Browsing through the recent projects on Hackaday.io, we’ve found this entry by [NanoCodeBug]: a single-PCB low-power trinket reviving the “pocket pet” concept while having some fun in the process! Some serious thought was put into making this device be as low-power as possible – with a gorgeous Sharp memory LCD and a low-power-friendly SAMD21, it can run for two weeks on a pair of mere AAA batteries, and possibly more given a sufficiently polished firmware. The hardware has some serious potential, with the gadget’s platform lending itself equally well to Arduino or CircuitPython environments, the LCD being overclock-able to 30 FPS, mass storage support to enable pet transfer and other PC integrations, a buzzer for all of your sound needs, and an assortment of buttons to help you create mini-games never seen before. [NanoCodeBug] has been working on the hardware diligently for the past month, having gone through a fair few revisions – this is shaping up to be a very polished gadget!
There’s no wonder that people love to start Tamagotchi-like projects – something special happens when an electronic device invokes the same feelings that we’d get while caring for our own pet, and this project does justice to the idea. With homebrew Tamagotchi projects, there’s a trend – once hardware is finished, the software doesn’t always get to a usable stage, feeling more like an afterthought. There’s a hacker twist that should help us subvert this trend, however – [NanoCodeBug] has shared all sources with us in a GitHub repository! If you would like to help with the “software” part, you can start working on that with just a few breakouts. The board files are also there, if you feel like the boards are marvelous enough for your liking to go through modern-day component sourcing pains.
Hackers have been playing with the “pocket pet” concept here and there, to delightful and unconventional results. If you’re on the lookout for other serious Tamagotchi recreation projects, this one takes the cake – otherwise, check out this furry Tamagotchi-like Tribble pet, disarming in its cuteness! If you’re one of our mischief-minded hackers, we have two posts to keep you entertained – one about dumping ROM on newer Tamagotchi toys, and another about building a WiFi-cracking one. And when it comes to the spirit of “what we have on hand” builds, this giant desktop-sized LED matrix Tamagotchi fits the bill pretty well!
9 thoughts on “Reject Modernity; Return To Tamagotchi”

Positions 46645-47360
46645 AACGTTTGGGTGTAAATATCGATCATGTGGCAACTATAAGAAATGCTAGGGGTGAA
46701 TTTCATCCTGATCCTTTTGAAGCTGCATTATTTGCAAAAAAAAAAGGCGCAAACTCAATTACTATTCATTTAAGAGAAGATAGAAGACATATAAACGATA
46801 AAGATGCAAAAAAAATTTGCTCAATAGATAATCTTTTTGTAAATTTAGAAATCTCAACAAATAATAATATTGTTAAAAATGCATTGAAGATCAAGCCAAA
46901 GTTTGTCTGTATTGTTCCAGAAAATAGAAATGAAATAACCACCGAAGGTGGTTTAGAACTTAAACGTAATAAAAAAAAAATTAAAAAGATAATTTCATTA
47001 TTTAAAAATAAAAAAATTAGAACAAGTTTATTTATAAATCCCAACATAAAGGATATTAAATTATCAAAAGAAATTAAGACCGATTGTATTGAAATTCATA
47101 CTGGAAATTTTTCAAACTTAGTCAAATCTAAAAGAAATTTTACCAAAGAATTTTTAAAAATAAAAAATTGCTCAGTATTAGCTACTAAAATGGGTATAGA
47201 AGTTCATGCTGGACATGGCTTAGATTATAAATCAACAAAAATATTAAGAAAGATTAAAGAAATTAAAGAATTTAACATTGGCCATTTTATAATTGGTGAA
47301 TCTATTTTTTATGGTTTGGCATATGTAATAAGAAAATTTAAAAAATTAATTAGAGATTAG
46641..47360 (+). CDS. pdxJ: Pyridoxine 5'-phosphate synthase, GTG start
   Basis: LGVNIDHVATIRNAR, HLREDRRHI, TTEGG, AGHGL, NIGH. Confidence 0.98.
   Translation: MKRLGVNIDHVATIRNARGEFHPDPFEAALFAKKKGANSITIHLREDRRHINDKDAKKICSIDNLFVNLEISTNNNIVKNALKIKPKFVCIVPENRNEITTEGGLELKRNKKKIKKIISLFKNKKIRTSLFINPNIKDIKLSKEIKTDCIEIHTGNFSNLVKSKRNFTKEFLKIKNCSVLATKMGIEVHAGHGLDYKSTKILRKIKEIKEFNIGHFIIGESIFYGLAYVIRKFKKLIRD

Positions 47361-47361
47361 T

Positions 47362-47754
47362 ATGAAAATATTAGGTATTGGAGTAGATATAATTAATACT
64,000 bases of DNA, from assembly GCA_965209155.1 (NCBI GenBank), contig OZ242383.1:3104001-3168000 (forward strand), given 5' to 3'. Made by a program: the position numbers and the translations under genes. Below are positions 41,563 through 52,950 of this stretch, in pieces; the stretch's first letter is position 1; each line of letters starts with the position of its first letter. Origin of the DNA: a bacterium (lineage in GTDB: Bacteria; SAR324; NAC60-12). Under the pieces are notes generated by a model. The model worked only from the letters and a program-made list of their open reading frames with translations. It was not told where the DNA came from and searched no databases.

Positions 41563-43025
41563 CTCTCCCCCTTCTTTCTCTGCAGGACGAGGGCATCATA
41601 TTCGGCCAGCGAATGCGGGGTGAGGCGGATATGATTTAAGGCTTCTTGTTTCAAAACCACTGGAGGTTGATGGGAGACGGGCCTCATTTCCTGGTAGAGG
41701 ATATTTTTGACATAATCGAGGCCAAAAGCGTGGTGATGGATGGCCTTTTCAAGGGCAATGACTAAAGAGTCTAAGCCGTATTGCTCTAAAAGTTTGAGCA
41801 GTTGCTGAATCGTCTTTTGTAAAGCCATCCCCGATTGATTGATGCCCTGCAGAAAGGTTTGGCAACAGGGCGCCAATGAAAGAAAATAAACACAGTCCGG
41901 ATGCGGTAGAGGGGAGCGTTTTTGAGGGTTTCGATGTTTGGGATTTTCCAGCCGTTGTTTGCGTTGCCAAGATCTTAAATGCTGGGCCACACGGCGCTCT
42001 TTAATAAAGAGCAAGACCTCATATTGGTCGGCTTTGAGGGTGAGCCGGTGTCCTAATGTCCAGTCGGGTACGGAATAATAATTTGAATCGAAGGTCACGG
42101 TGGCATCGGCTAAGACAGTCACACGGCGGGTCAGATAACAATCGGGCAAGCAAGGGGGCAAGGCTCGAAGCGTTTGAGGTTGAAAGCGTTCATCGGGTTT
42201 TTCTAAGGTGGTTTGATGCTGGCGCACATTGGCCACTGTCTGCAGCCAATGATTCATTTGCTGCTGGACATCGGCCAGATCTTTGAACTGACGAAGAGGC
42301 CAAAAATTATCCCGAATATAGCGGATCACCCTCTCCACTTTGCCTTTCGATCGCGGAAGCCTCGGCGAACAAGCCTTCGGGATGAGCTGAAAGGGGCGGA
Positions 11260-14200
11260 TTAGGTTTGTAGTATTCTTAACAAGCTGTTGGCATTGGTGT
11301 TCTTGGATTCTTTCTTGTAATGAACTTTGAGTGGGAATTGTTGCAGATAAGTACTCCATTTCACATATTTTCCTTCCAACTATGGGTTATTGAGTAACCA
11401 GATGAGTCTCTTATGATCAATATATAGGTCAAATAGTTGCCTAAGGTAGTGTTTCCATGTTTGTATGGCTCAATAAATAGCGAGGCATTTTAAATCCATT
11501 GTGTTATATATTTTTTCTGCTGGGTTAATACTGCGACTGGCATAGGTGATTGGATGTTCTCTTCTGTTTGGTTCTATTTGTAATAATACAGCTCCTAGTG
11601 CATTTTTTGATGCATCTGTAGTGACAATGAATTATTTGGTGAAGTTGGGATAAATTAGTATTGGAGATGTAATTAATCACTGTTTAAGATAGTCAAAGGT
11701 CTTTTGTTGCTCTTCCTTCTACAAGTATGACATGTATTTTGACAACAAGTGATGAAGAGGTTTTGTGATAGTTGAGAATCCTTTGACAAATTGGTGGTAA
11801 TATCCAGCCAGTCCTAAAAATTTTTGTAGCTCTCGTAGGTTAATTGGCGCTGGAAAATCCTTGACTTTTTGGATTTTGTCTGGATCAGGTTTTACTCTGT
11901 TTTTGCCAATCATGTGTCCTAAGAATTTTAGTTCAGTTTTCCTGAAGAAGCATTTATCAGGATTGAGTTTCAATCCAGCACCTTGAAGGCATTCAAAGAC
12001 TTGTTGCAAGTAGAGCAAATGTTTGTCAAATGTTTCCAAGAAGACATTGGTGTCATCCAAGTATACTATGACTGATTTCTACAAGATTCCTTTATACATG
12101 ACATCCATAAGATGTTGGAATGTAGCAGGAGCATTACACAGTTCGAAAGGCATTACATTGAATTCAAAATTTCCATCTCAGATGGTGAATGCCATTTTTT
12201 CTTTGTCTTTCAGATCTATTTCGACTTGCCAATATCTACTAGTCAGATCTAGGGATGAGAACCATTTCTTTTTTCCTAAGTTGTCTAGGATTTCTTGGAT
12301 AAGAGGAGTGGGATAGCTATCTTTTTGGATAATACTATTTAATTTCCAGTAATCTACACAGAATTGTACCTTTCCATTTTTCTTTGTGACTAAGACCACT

good number of keys, meybe to small screen (old boy need this)
neybe add irda?
Something from 30 years ago is a rejection of modernity now. You’re just trying to make us all feel old aren’t you?
Merely a play of words on the “reject modernity, return to monke” meme of modern days… Besides, we’ve advanced waaay too much in those 30 years to not acknowledge it, even if a bit ironically ;-P
2 AAA for 2 weeks isn’t it a lot?
The original Tamagotchi used two LR54 batteries, which together held 100 mAh.
They could last from 3 months-1 year.
Two AAA have either 1700-2400 or 2400 mAh, depending if alkaline or lithium.
Yet they last for 2 weeks only.
Maybe the SAMD21 wasn’t the best choice then. OTOH the original ran a 6502, which can be build much more efficient even back then when the Tamagotchi was new.
The original Tamagotchi and generation/wave 2 (P1 and P2), as well as the angel and Ocean versions used a little known 4 (!) bit CPU – E0C6S46 – made by Epson, that ran at 32 KHz. Yes, 0.32 MHz.
Bandai has always placed epoxy blobs upon them, so it isn’t immediately easy to know which CPU it has (you have to boil the epoxy away with acid).
The Tamagotchi Connection and Mini’s CPU and RAM are unknown due to this.
By 2010, TamaTown TamaGo and likely newer Tamagotchis used 8 bit 6502s from SunPlus/GeneralPlus, a clone maker.
IIRC SunPlus was also used for the original Furby (whose code is in fact available in the patent itself).
The Tamagotchi Pix, which was released in 2021, uses an epoxyless GPL32610B ARMv7 CPU from GeneralPlus, which can run up to 96 MHz, but it’s likely underclocked, and has 32KB of internal RAM with embedded 4M[B] x16-bit SDRAM.
There are very cheap fake/generic Tamagotchis running an 168-animals-in-1 ROM, called Bunny ROM by enthusiasts. They have great energy efficiency.
How interesting. Some LR54s can individually hold up to 80 mAh.
Still, the energy/efficiency difference between both devices is astounding.
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